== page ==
I'm writing this from the plane en route to Los Angeles. It's around 11am Melbourne time but almost 6pm Californian time, which makes it almost G&T o'clock. It's been a big week, and I've spent most of it looking forward to a complimentary in-flight G&T. The week leading up to an overseas racing trip is always action-packed, not just because of all the bike stuff to sort but also because it's a mission to get work to an acceptable level of chaos before leaving the country. I never forget how lucky I am in weeks like these. One of the reasons why I stepped back from road cycling, apart from pasta fatigue, was its incompatability with my real job; now, thanks to technology and an amazing boss, I can go to World Cups and check in with work between races.  I am travelling with The Amazing Paul, who has worked harder than I have this week, fuelled largely by the promise of burritos and file treads once we hit California. So far this morning T.A.P has managed to talk our way into the Express customs queue, magic 60kg of checked-in luggage into 45kg and have two short macchiatos lined up before I could say 'Tourist Refund Scheme'. 

Our race schedule looks like this:

  • 12 Sept: Sacramento GP, CA
  • 16 Sept: Cross Vegas World Cup, NA
  • 19 Sept: White Park CX, NH
  • 20 Sept: Sucker Brook CX, NH
  • 23 Sept: Midnight Ride of CX, NH
  • 26 & 27 Sept: Gloucester GP, MA

Both Sacramento and Cross Vegas we raced last year, and we're looking forward to coming back. I haven't raced in New England before, so all the races after Vegas will be a new experience. I'll do my best to keep you updated. Drop me a comment if there's anything in particular you'd be interested in hearing about, otherwise it'll be all craft beer and tyre pressure. 

Ride happy (race 'cross)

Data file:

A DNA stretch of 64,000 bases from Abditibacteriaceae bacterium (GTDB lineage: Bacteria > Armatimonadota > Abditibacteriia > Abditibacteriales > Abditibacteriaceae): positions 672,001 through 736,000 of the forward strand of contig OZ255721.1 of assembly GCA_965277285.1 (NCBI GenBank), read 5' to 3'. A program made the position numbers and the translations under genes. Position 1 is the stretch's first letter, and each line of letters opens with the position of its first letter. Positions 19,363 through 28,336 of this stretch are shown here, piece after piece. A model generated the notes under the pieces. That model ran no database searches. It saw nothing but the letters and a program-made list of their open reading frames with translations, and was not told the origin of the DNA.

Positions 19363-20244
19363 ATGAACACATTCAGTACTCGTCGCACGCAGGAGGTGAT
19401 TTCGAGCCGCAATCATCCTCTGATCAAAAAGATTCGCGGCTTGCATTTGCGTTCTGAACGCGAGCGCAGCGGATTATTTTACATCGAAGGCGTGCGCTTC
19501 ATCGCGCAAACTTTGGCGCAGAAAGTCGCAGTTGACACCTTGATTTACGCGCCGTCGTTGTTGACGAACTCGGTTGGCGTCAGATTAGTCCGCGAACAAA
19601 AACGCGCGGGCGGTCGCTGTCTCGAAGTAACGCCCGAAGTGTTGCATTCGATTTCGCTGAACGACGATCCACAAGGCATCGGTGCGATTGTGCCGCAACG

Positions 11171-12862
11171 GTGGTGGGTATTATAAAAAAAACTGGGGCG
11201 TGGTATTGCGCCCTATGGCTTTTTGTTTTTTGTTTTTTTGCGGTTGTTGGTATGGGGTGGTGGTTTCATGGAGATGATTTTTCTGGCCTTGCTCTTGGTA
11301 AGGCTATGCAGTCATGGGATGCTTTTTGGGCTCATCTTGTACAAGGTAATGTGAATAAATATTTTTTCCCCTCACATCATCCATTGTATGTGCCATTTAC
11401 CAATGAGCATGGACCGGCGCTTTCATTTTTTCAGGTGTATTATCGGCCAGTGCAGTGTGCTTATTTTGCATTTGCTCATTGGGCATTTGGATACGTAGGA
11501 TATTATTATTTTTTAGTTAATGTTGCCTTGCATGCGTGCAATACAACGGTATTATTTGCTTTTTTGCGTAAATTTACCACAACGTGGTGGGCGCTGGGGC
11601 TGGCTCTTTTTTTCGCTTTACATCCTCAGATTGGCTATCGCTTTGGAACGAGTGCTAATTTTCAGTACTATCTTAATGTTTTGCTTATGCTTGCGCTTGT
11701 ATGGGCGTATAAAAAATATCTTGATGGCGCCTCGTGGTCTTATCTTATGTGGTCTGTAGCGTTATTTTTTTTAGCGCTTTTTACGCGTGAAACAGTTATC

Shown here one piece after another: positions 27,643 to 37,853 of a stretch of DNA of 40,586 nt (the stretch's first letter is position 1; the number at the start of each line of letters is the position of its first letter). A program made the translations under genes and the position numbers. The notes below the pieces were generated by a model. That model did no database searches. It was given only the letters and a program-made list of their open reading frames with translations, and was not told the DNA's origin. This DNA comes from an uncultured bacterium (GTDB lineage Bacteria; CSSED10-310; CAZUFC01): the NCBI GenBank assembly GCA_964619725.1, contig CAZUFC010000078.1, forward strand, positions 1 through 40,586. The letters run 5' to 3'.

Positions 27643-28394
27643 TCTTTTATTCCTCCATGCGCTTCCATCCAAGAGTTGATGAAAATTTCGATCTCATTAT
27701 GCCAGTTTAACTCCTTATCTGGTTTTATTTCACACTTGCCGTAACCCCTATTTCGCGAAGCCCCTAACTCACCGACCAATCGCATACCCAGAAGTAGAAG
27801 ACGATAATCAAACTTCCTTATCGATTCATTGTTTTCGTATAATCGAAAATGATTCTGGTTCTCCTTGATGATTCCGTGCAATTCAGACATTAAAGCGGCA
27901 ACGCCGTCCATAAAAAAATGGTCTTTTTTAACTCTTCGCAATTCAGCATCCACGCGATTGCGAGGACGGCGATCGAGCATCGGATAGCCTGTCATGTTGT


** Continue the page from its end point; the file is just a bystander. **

Boels International Classic Heerlen

Although I do love racing, today I had one of those days when I looked in the mirror and thought, why can't I be like those normal people who sleep in on the weekend and go have brunch? Why do I keep doing this?

My mum last week helpfully reminded me that there must be something about it I enjoy, because I keep doing it. And after every race I usually find that something. But before... That's when I have my brunch moments.

Today, despite the initial brunch moment, was a really good day. I finished 6th in a smoking field, won by Sanne Cant, followed by Niki Harris, Ellen Van Loy, Helen Wyman, Sanne Van Paassen, then me. All these girls are top-10 World Cup material so I'm super stoked. It's really encouraging to see steady improvement, and although I'm still a long way off getting my campervan it's a huge boost to be steadily working my way up the field. I've got a goal of a top 20 at worlds 2016 which I think just might be doable with a bit of hard work this year.

The course was slippery and muddy- it was forecast to snow but we got away with hail which thankfully cleared before race start. I got some advice from Stefan Wyman, Helen Wyman's husband and mechanic, on tyre pressure, and he recommended I go with 13/14 psi which worked really well. I was running FMB super muds on one bike and FMB slaloms on the other, and they were amazing.